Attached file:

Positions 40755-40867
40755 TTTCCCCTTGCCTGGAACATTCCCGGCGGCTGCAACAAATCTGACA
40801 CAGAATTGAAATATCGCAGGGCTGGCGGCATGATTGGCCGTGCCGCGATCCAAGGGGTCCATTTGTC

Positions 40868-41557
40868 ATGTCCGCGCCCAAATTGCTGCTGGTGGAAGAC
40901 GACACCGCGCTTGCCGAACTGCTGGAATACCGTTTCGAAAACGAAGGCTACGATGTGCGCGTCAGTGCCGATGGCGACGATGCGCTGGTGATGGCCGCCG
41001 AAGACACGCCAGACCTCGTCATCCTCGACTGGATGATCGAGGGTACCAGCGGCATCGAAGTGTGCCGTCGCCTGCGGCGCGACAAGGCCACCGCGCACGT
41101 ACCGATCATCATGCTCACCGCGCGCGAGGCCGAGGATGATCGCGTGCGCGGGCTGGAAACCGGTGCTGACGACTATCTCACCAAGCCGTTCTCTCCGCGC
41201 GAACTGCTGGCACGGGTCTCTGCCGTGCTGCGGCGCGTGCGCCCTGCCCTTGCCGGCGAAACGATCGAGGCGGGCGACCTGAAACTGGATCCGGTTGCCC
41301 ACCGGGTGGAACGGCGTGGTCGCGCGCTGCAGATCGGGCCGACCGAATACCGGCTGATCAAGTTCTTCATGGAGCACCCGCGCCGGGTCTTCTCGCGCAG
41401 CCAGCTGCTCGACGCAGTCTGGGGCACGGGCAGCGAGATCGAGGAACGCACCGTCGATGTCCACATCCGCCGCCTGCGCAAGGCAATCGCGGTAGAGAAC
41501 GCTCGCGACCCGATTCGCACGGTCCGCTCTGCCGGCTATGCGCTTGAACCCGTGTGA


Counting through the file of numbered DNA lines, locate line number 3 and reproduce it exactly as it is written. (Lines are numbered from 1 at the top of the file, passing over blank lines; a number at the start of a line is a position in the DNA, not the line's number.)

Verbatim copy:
40801 CAGAATTGAAATATCGCAGGGCTGGCGGCATGATTGGCCGTGCCGCGATCCAAGGGGTCCATTTGTC